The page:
Cleopatra was also said to have slept in a face mask of gold leaf to help maintain her youthful appearance. Prized for its luminosity-boosting properties, topical application of gold leaf contributes to diminishing the visibility of fine lines and wrinkles while improving circulation. Additionally, it provides skin hydration and cultivates an incandescent glow to the skin.

Peru and Ecuador

In the highlands of Peru and Ecuador, the versatile succulent aloe vera plant is hailed as a skincare elixir. Its moisturising and hydrating properties make it a staple in beauty routines, keeping skin nourished and revitalised in hot and dry climates. Try incorporating it into your own skincare regime with a fresh plant, with leaves you can break off and use as needed. For a soothing, glow-boosting DIY ritual, apply the fresh gel to your face and leave it on for 10-30 minutes. For a simple update, look for products that contain aloe vera as a featured ingredient.

Bali

Bali’s beautifying rituals are intertwined with the region’s tropical surroundings. Floral-infused face masks and coconut oil hair treatments are common practices, reflecting the lush and vibrant essence of the island. Steeped in tradition and emphasising the use of local ingredients, Balinese indulge in the Boreh scrub, a cultural blend of ginger, turmeric and rice powder that’s known for stimulating blood circulation.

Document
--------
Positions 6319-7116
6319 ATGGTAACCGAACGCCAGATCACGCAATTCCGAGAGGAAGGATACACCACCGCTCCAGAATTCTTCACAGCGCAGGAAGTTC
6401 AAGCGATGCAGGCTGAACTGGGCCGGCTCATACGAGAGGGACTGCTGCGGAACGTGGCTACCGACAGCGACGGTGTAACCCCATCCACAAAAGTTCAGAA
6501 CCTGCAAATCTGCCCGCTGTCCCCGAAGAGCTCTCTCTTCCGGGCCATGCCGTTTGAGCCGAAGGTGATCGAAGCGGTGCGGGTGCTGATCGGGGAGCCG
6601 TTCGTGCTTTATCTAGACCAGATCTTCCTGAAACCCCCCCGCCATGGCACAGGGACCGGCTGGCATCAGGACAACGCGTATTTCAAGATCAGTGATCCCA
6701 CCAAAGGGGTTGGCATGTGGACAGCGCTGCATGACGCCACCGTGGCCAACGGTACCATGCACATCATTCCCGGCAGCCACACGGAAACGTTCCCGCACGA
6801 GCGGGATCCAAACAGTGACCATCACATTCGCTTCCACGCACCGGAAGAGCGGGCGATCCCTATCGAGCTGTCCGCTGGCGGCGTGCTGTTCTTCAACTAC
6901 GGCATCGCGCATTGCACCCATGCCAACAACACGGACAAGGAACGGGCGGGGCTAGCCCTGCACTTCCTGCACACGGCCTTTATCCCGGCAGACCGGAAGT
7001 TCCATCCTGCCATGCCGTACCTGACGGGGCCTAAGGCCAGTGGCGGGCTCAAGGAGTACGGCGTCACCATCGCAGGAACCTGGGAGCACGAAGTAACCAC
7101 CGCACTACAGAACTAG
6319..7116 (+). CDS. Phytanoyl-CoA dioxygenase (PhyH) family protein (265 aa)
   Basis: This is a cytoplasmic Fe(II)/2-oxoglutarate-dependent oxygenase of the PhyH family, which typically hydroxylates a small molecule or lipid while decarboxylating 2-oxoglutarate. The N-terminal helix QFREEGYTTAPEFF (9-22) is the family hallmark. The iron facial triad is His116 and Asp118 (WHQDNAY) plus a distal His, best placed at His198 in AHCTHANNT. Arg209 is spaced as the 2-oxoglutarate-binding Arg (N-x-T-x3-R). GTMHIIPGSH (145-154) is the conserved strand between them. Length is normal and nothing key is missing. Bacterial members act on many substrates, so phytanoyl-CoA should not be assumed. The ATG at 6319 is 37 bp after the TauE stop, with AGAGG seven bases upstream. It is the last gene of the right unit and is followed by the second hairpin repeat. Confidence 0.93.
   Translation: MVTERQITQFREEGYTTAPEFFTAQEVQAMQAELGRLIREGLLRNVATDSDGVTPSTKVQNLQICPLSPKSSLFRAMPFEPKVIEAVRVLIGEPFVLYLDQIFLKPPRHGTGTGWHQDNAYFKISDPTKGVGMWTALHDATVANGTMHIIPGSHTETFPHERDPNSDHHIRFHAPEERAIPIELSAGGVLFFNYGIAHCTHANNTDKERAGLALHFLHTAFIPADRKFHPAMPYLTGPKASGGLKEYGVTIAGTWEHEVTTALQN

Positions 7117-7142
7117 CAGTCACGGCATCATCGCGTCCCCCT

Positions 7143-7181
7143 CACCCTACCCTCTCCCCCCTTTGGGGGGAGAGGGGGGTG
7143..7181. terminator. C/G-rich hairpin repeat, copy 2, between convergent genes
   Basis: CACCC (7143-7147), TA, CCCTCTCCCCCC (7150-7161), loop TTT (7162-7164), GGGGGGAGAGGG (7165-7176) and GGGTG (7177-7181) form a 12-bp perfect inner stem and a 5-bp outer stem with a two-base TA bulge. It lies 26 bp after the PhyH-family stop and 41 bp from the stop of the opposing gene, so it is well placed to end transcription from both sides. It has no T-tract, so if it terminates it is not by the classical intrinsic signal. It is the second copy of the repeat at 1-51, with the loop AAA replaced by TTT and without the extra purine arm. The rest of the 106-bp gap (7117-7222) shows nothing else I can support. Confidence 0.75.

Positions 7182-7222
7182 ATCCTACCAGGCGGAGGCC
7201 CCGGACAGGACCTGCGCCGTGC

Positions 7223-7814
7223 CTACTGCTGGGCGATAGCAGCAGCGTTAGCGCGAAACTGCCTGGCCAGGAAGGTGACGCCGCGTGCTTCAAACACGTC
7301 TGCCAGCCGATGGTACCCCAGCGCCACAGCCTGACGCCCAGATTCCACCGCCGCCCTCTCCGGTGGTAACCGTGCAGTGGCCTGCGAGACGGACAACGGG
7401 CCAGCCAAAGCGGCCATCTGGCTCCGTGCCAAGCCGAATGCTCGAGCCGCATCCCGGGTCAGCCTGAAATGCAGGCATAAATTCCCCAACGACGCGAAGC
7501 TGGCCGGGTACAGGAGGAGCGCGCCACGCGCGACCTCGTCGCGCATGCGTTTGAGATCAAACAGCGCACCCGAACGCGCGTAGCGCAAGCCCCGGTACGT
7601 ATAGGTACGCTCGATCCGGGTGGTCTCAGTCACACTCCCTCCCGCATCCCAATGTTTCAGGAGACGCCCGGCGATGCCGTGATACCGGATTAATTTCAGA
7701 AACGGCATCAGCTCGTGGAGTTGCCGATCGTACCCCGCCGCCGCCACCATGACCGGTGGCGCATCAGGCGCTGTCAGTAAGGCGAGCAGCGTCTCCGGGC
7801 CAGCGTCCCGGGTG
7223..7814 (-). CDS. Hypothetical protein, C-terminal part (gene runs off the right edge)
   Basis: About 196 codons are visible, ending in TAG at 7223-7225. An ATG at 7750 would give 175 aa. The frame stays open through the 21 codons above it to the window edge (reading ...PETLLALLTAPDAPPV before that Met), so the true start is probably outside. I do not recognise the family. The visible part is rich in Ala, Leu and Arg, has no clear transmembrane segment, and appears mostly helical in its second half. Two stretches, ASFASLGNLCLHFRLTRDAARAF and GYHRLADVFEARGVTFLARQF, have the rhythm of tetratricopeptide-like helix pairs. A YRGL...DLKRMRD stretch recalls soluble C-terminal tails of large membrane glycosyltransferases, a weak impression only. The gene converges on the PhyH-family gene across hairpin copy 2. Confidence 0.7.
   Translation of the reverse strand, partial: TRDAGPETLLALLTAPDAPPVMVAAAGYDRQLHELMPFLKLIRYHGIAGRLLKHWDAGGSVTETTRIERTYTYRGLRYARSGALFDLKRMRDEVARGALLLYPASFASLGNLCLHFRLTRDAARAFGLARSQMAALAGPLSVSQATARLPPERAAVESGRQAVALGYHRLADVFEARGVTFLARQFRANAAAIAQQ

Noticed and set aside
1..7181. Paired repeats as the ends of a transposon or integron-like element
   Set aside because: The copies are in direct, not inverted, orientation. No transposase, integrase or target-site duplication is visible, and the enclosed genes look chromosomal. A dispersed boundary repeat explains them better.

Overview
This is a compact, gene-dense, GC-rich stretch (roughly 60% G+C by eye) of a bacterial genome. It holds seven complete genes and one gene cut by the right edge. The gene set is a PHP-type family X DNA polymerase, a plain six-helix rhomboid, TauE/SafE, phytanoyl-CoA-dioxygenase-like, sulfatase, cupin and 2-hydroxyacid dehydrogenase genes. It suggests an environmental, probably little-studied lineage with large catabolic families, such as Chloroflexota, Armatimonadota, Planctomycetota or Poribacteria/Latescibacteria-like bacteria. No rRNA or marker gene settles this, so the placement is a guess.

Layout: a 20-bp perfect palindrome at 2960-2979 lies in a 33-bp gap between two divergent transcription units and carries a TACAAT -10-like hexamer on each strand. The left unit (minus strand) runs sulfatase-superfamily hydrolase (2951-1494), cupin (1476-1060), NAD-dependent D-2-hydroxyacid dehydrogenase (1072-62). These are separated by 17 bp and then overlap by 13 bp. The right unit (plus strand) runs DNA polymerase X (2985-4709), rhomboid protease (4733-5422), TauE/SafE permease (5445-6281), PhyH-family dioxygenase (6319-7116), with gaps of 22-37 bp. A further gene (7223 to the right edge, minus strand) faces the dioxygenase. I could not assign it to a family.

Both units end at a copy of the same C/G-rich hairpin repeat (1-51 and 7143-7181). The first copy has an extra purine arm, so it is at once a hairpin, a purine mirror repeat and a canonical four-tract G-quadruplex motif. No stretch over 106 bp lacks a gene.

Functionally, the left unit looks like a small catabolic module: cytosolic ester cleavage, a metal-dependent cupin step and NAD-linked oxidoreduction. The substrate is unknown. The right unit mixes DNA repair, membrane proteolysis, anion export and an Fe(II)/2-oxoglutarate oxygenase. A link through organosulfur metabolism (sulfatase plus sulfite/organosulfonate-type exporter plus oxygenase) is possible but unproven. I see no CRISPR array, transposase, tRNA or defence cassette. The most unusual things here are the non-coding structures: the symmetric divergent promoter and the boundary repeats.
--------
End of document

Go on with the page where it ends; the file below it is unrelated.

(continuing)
Drinking the island’s flagship wellness tonic, Jamu, which contains turmeric, tamarind, ginger and honey, delivers radiant skin from the inside out, as well as supporting general health and vitality. You can try making your own Jamu at home — it’s delicious!

Morocco

Moroccan beauty rituals celebrate the transformative properties of Rhassoul clay. Clay face and body masks, an integral part of the country’s skincare routines, are known to purify and revitalise the skin. At home, combine a shop-bought clay power with water to make a skin-detoxing paste and leave until almost dry. Other popular clays include kaolin for gentle cleansing and bentonite for deep pore purification, so you can cater to your individual skin needs.

Russia

In Russia, beauty-boosting rituals include an unusual ingredient — sap from local birch trees. Collected during early spring when the sap rises, birch sap is rich in vitamins, minerals and antioxidants and renowned for its hydrating and rejuvenating
properties. Locals use it to nourish the skin, promote elasticity and contribute to a youthful complexion.

How about a bowl of borscht? This beetroot soup is not just a delicious, classic Russian meal, but a beauty elixir too. Bursting with betalains, vibrant beetroot is known for its anti-inflammatory and detox powers, promising clearer and healthier skin.

Italy

Rose water, derived from rose petals through steam distillation, has been used as a beauty elixir in Italy for centuries. It is said that the Florentine women of the 1800s would not be without it in their beauty arsenal. The benefits? A natural hydrator, rose
water helps maintain the skin’s moisture balance and provides a refreshing sensation, making it particularly beneficial for revitalising the skin in warm weather. The slightly acidic nature of rose water helps balance the skin’s pH levels — crucial
for maintaining a healthy skin barrier, preventing excess oil production and reducing the likelihood of breakouts.

Brazil